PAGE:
I’ve often used the phrase, “everything happens for a reason.” That’s what I think about the reasons that led me to return to Montessori teaching after a time away. Upon my return, I had the opportunity to work with someone that would become one of my very best friends. But not only is she a terrific friend, she’s an even better Montessori teacher.
So, today, in honor of Teacher Appreciation Week, I’d like to introduce you to Sherry Nobles. She’s a Montessori elementary teacher of 1st through 3rd graders at Park Road Montessori School in Charlotte and has been a Montessori educator for almost 20 years.
Now, some of you may be wondering about the term, Montessori. No, Sherry’s not a nun. No, she doesn’t work in a Monastery. No, it’s not a Catholic school or a hippy school. (Montessori teachers get that question A LOT!) Montessori schools are named after Maria Montessori, the founder of the Montessori Method. To explain the Montessori Method is probably a post for another day, but if you’d like to learn a little more about it you can find some information here.
Sherry Nobles is a true follower of the Montessori Method. She adores her students and even during this time of distance learning continues to do all she can to make her students’ learning opportunities satisfying and unique to their abilities and needs.
Here she is, my dear friend, Sherry Nobles:
Why did you choose to be a teacher? I had always wanted to be a teacher. When I was young, I would play school with my stuffed animals and I even had a small podium and would have them sitting in rows, just like my classroom. I loved going to school. As I grew older, I found that I enjoyed biology and decided I would prefer to teach older students, until I went to college. Learning of the struggles that teachers faced, I chose to focus on the healthcare field.
Why did you choose Montessori? It was in college that I first learned of the Montessori philosophy. I remember sharing about it with my now husband. I expressed then the desire to put my future children in that environment. This approach to learning encourages independence, follows the child, while also instilling the understanding that the child also shares the responsibility for their learning that was in line with their development. When I did have children, I strived to do hands on activities with my daughter. Then we reached the point, when she no longer enjoyed learning from me. We were fortunate enough to have a Montessori school close to our home. Watching her flourish and seeing the philosophy in action while volunteering and substituting lead me to obtain my Montessori certification for teaching lower elementary (6-9 years).
What are you doing now? For the past four years, I have been working as a lower elementary teacher in a public Montessori school. I previously worked for a private Montessori school for 15 years.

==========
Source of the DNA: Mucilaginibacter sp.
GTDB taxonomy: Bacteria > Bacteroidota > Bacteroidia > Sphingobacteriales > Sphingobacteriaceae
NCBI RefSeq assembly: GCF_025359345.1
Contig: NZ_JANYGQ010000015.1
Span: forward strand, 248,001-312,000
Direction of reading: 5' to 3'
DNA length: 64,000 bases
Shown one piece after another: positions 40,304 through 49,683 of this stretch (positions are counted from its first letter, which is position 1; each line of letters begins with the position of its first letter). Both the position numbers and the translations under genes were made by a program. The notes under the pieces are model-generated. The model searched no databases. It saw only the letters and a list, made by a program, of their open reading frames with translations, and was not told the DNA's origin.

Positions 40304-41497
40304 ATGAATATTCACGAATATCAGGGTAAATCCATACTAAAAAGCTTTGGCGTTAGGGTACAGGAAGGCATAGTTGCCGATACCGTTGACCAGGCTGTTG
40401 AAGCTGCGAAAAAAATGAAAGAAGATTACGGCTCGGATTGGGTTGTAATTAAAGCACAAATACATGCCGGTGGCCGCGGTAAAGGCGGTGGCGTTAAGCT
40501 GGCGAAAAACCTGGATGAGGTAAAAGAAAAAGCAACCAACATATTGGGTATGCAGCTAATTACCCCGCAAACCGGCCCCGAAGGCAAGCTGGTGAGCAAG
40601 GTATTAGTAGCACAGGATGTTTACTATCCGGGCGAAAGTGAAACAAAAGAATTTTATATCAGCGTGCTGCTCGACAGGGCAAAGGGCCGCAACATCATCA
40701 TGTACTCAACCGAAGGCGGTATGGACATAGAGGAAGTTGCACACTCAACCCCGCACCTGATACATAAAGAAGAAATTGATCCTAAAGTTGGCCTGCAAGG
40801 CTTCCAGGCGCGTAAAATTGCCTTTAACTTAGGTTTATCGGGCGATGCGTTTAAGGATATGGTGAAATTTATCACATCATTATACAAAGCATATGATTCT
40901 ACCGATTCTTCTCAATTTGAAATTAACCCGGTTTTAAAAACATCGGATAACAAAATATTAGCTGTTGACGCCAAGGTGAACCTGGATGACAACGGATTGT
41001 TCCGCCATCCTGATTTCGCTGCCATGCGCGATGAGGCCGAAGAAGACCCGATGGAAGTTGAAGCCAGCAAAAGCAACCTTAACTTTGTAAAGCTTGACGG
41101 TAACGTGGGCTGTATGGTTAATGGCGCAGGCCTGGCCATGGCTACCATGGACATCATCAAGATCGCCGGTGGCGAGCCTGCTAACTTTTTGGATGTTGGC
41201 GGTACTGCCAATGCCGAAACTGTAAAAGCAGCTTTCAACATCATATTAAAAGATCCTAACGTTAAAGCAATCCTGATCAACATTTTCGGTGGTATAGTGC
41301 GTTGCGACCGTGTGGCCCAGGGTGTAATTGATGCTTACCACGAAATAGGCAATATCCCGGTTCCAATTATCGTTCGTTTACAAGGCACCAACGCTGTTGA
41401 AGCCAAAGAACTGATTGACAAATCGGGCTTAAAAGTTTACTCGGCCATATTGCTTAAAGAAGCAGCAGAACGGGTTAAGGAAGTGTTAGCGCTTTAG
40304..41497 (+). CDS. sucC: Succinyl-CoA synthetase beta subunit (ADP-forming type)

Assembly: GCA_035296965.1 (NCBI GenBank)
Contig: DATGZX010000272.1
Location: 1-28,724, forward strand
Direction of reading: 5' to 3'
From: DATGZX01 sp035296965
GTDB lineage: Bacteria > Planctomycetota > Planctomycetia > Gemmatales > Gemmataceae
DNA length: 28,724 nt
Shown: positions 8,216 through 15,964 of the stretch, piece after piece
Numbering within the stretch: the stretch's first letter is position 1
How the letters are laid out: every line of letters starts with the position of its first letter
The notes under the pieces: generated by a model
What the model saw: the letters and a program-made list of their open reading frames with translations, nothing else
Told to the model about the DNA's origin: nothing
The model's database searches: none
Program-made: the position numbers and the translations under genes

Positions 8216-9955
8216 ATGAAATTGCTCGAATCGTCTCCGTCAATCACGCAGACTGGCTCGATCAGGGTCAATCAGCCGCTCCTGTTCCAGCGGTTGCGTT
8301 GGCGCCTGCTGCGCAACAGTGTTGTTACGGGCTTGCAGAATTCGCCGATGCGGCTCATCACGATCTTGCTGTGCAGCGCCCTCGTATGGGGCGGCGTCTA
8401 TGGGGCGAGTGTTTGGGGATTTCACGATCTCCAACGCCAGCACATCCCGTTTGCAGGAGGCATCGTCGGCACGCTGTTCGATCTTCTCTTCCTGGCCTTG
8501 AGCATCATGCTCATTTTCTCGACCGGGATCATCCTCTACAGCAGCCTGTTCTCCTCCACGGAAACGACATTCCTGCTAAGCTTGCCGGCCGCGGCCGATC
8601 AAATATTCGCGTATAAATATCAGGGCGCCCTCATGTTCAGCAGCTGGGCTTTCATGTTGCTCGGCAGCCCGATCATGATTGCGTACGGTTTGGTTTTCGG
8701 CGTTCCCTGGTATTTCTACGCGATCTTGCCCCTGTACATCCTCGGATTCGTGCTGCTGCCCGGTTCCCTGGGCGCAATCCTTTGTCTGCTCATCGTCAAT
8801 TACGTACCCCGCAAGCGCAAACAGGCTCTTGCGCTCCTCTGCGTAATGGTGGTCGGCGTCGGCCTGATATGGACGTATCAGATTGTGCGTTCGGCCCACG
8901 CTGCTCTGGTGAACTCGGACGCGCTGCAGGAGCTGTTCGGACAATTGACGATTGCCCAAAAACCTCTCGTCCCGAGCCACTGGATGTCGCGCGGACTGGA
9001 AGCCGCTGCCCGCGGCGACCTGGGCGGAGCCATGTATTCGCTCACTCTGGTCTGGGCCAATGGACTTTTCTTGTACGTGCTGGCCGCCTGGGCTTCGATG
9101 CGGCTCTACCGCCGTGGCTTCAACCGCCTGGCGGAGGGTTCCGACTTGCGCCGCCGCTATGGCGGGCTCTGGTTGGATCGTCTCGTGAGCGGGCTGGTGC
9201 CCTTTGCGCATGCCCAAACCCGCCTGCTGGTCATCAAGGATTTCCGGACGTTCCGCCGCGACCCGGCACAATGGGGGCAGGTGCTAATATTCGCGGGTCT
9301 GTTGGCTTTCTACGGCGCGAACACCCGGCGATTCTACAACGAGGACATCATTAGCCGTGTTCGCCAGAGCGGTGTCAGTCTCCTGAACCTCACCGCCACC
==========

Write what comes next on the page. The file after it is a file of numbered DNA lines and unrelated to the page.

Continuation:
What is a favorite memory? I do not think I truly have just one, when I start to think, many begin rolling through my mind. One student that tugged more on my heart was this girl that had been adopted from an Asian country. This family already had another adopted child as a toddler and was now in the Children’s House program (3-6). The girl entering my class was already 7 and would be in 1st grade even though she had not had any previous schooling. She beamed when she came in the room, she would observe the other children and strive to join in their activities. While at school, she worked hard and was always willing to work with me on any task. We labelled objects, traced pictures, and practiced counting. Of course, there were the times we had to guide her behavior and help develop her empathy and how to better control her body. It was such a joy to watch her blossom while with us. She eventually moved away after almost 2 years with me. Years later she emailed me sharing how things were with her. She told me what all she had been up to, dancing, and how her school had been going. It just touched my heart so that she contacted me as I worried for her and was thrilled to hear how she was thriving.
What is the toughest thing about being a teacher? There are a few downsides to being a teacher. The first that comes to mind is the paperwork. The other thought that comes to mind is when it becomes necessary to share concerns with parents.
Any misconceptions you would like to set straight about teachers? Everyone thinks that a teacher has the summer off. While we do have more flexibility in the summer, we still are working, just not in the classroom. We also spend time planning, making materials, and attending professional development throughout the summer. Then there is the misconception that we only work school hours. Teachers work frequently before and after their required hours as well as on the weekend.
Any regrets? I have no regrets about becoming a Montessori teacher. It allowed me flexibility when my children were younger. I feel that it is an honor to be a part of a child’s life and take that seriously. Everyday is different, you can have your plan, but then the children become involved. Getting and giving hugs, listening to their jokes, and seeing their face light up with excitement of learning or experiencing something new fills my heart.
Happy Teacher Appreciation Week, Ms. Sherry, and to all the other teachers out there. If you haven’t had the opportunity to thank an educator or instructor this week, you’ve still got a few days. It doesn’t take anything expensive. Create a social media post, send an email, create a card, etc. But please let the educators in your life, and perhaps in your past, know how much they have meant to you over the years!